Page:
Glutamate is a key molecule in cellular metabolism. In humans, dietary proteins are broken down by digestion into amino acids, which serves as metabolic fuel for other functional roles in the body. A key process in amino acid degradation is transamination, in which the amino group of an amino acid is transferred to an a-ketoacid, typically catalysed by a transaminase. The reaction can be generalised as such:
Glutamic acid (abbreviated as Glu or E; the abbreviation Glx or Z represents either glutamic acid or glutamine). The carboxylate anion of glutamic acid is known as glutamate, and this is one of the 20 proteinogenic amino acids. It is not among the human essential amino acids. Its codons are GAA and GAG.
As its name indicates, glutamic acid has a carboxylic acid component to its side chain. At pH7, the amino group is protonated and one or both of the carboxylic groups will be ionized. Hence, the species has a charge of -1, and is referred to as glutamate. The pKa value for glutamic acid is 4.1, which means that below this pH, the carboxylic acid groups are not ionized in more than half of the molecules.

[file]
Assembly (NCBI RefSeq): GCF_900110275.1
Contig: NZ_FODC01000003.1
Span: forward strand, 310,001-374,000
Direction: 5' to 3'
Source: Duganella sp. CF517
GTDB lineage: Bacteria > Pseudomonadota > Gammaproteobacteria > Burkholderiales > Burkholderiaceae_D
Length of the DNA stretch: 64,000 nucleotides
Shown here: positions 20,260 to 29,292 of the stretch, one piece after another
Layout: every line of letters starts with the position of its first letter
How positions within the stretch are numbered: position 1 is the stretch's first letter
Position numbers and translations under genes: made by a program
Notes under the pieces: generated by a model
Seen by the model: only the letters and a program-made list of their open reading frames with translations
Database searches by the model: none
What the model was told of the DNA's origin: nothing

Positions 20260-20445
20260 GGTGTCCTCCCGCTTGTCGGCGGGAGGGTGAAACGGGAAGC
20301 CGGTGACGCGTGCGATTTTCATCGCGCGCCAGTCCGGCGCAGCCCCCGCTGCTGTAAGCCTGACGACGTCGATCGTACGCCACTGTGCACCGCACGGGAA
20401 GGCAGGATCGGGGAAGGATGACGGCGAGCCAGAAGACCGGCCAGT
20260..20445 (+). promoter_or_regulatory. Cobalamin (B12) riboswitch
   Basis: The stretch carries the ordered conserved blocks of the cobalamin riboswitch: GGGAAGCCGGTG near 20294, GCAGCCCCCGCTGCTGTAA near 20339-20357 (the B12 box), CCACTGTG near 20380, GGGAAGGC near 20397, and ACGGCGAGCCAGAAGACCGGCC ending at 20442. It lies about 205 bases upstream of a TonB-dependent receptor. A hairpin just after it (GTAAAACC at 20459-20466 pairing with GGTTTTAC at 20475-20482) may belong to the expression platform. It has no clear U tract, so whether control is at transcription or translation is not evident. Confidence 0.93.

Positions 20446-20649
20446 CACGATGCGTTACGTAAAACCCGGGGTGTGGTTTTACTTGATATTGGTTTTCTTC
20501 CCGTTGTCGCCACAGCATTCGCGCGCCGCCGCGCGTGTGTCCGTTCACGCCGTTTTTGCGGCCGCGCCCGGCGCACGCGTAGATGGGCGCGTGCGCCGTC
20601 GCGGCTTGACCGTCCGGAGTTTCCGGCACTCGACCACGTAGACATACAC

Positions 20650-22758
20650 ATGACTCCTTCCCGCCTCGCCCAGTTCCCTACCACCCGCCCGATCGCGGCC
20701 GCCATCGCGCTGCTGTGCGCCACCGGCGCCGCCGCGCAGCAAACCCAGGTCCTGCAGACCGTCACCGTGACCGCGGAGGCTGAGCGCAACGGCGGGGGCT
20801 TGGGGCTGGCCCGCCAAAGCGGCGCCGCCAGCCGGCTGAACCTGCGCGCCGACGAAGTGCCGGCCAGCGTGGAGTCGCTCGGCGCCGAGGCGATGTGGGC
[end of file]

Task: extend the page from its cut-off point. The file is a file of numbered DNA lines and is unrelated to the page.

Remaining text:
Ferrochrome aka. FeCr is a corrosion-resistant alloy of chrome and iron containing between 50% and 65% chrome. It is a finishing material which contains about 50-70% (depending on ore used a the producer) chromium alloyed with iron. Most of the world's ferrochrome is produced in South Africa, Kazakhstan and India, which have large domestic Cr Ore resources. Increasing amounts coming from Russia and China.
Monosodium glutamate, sodium glutamate, flavor enhancer 621, EU food additive code: E621, HS code: 29224220 (IUPAC name 2-amino pentanedioic acid. Also known as 2-aminoglutaric acid), commonly known as MSG, Ajinomoto, Vetsin, or Accent, is a sodium salt of glutamic acid. MSG is a food additive and it is commonly marketed as a "flavor enhancer".
Although traditional Asian cuisine uses flavor-enhancing ingredients which contain high concentrations of MSG, it was not isolated until 1907. MSG was subsequently patented by the Japanese Ajinomoto Corporation in 1909. In its pure form, it appears as a white crystalline powder; when dissolved in water (or saliva) it rapidly dissociates into sodium cations and glutamate anions (glutamate is the anionic form of glutamic acid, a naturally occurring amino acid).
Refined Glycerine IW Grade
Monosodium glutamate, also known as sodium glutamate and MSG, is a sodium salt of the naturally occurring non-essential amino acid glutamic acid. It is used as a food additive and is commonly marketed as a flavour enhancer.